An objective reader would almost certainly conclude that the Quran is less a product of divine origin than Muhammad’s imagination and the circumstances in which he found himself.
Here are some examples:
1: Verse 27:91 reads “For me, I have been commanded to serve the Lord of this city.” If these are the words of Allah, then it would mean that someone is ‘commanding’ him to serve another god. The verse only makes sense if Muhammad is speaking from his own perspective.
(This would also explain why “Allah” takes an oath to Allah in no fewer than seven other verses).
3: So much of the Quran is devoted to redundant claims and threats about Muhammad’s status as a prophet, yet there is not a single original moral value. Nowhere does it tell men not to rape women or refrain from sex with children. In fact, it gives men permission to rape their slaves and implies that sex with children is permissible (verse 65:4).
Wouldn’t a perfect book teach perfect morality?
4: Despite being a relatively small book, the Quran contains unnecessary repetition. Moses is mentioned 136 times. Some passages of misquoted Bible stories are nearly word-for-word identical (eg. Suras 20 & 26).
Why would God waste space saying essentially the same thing about something obscure when he could have offered clear moral principles about peace, tolerance (or a law against sex with children)?
5: The Quran confuses Mary the mother of Jesus with Mary the sister of Aaron (and Moses) in Sura 19.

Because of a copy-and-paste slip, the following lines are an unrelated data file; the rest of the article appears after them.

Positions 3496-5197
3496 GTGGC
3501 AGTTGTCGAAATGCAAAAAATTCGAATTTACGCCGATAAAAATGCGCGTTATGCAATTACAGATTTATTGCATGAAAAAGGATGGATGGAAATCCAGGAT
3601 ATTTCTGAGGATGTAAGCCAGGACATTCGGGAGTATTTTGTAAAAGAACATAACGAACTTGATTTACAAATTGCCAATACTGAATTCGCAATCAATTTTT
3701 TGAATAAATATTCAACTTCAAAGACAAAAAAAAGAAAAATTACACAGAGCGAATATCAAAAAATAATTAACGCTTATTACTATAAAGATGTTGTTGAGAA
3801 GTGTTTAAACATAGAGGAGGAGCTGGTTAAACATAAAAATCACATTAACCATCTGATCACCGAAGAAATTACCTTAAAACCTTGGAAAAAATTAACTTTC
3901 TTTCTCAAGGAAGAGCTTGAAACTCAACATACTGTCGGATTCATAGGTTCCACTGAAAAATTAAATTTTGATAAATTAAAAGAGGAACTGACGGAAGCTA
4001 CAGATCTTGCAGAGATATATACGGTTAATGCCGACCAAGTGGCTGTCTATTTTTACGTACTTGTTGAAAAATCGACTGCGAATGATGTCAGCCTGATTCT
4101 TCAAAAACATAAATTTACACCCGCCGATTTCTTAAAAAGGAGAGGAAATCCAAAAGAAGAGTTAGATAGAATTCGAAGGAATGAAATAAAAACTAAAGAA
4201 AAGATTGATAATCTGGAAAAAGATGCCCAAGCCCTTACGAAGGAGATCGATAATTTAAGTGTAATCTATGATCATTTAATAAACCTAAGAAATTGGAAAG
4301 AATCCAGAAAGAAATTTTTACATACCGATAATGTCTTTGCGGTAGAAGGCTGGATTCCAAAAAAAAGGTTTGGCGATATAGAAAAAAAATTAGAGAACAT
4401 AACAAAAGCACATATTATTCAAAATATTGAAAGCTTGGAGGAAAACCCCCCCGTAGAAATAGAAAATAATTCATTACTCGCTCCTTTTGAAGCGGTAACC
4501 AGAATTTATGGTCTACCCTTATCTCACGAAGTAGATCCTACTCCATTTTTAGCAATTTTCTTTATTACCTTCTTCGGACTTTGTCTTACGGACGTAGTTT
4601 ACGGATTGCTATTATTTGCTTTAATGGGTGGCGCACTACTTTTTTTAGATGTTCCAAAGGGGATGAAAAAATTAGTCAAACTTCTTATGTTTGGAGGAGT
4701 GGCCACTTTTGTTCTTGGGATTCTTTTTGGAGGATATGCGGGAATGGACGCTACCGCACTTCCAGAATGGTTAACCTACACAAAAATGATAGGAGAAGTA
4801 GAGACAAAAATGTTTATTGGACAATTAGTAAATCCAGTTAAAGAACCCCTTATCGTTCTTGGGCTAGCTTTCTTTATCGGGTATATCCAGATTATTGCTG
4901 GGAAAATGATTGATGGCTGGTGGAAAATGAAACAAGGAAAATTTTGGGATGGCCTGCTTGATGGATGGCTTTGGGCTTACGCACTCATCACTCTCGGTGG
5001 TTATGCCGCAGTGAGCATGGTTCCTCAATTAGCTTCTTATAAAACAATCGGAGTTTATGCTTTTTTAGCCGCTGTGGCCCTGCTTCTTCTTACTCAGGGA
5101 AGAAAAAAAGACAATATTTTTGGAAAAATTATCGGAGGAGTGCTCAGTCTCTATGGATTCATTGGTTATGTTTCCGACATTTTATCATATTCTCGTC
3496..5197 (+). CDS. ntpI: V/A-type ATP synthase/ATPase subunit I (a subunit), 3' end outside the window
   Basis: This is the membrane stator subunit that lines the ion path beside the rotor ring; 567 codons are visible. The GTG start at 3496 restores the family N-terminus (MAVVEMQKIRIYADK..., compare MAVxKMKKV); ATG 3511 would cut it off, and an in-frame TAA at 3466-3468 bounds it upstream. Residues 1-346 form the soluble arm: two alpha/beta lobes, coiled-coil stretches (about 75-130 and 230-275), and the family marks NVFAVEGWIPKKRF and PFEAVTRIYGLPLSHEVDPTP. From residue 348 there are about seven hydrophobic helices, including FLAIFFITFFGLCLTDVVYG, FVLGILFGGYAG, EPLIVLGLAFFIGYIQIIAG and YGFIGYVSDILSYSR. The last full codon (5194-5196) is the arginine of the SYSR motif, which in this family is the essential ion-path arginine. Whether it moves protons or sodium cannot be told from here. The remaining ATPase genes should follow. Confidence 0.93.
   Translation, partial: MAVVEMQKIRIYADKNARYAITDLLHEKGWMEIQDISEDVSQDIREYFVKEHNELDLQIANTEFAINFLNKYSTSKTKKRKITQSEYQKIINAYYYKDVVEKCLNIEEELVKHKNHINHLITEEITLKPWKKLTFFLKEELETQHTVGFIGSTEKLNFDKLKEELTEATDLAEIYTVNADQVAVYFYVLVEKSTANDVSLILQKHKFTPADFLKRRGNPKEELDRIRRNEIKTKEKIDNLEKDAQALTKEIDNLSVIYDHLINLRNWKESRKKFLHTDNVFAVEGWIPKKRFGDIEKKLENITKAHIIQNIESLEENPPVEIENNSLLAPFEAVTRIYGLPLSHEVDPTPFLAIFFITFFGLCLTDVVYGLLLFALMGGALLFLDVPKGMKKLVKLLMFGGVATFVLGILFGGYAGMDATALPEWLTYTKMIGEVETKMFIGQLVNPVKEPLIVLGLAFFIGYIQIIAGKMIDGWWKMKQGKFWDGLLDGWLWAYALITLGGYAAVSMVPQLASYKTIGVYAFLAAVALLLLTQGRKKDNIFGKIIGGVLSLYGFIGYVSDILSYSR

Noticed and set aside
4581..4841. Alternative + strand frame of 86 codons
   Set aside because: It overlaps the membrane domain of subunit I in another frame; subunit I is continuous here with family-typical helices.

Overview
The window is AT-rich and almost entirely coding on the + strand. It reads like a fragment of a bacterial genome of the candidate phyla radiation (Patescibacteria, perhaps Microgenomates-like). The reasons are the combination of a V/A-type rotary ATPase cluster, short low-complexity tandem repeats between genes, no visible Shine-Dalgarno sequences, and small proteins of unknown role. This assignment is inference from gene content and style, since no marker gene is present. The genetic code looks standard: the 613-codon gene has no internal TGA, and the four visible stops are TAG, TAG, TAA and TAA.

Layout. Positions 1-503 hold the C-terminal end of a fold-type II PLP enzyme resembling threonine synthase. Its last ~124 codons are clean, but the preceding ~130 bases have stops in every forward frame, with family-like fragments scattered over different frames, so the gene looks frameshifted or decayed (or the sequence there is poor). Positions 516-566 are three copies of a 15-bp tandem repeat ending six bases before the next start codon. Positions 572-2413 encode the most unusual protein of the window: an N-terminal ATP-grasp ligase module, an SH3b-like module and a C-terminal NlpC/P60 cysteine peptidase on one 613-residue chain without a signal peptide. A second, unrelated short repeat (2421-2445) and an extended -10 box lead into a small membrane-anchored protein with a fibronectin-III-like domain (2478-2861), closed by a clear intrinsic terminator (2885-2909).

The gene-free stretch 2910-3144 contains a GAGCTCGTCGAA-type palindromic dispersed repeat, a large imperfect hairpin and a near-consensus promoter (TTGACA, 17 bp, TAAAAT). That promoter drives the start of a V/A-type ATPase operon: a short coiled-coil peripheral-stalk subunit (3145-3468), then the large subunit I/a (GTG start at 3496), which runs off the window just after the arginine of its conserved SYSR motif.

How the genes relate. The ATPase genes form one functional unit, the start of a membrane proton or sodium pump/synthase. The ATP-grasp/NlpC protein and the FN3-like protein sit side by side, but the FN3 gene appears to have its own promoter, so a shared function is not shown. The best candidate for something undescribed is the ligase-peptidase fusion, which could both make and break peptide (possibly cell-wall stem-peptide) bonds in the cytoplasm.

Despite tortured apologetics, the simplest and most obvious explanation is that Muhammad was mistaken. This would also explain why the Quran that he narrated erroneously states that Christians worship the Virgin Mary as a god (5:75, 5:116) when they never have.
6: The Quran tells Muslim men that they may have sex with women captured as slaves. Even worse: the passage is repeated in four different places. By contrast, there is not a single verse that tells Muslims that they are to pray five times a day.
7: The Quran says that it is “clear”, but then says elsewhere (3:7) that only Allah understands the meaning of some verses (which begs the question of why they are there). It says that it explains “all things” (16:89), but then tells Muslims to follow the example of Muhammad (33:21) – without saying what that is.
In practical terms, it is impossible to understand the Quran without references to external sources such as the Hadith and Sira (usually laid out in voluminous footnotes). Yet these sources are often contradictory and almost never agreed on.
Even in the Quran, devout Muslim scholars infer dramatically different meanings from the same verses. For example, most interpretations of 38:33 say that Solomon slashed at his own horses, severing their legs and necks. However, some contemporary translators, including one of the most respected (Yusuf Ali) say that Solomon really just passed his hand over their bodies in a loving way. More alarming (and unfortunately more typical) are verses like 5:33, which mandates crucifying those who “wage war on Allah”… without really explaining what this means.
8: Unlike the Old Testament prophets, Muhammad narrated petty defenses of his claim as a prophet (and even his own sanity) that are remarkably redundant.
For example, no fewer than 8 passages (83:13, 27:68, 46:17, 16:24, 6:25, 26:137, 25:5 and 23:83) say that “Allah’s messenger” is accused of repeating “tales of the ancients,” but that anyone who doesn’t believe him will burn in Hell. Why wouldn’t Allah just say it once and then use the remaining space for something more edifying?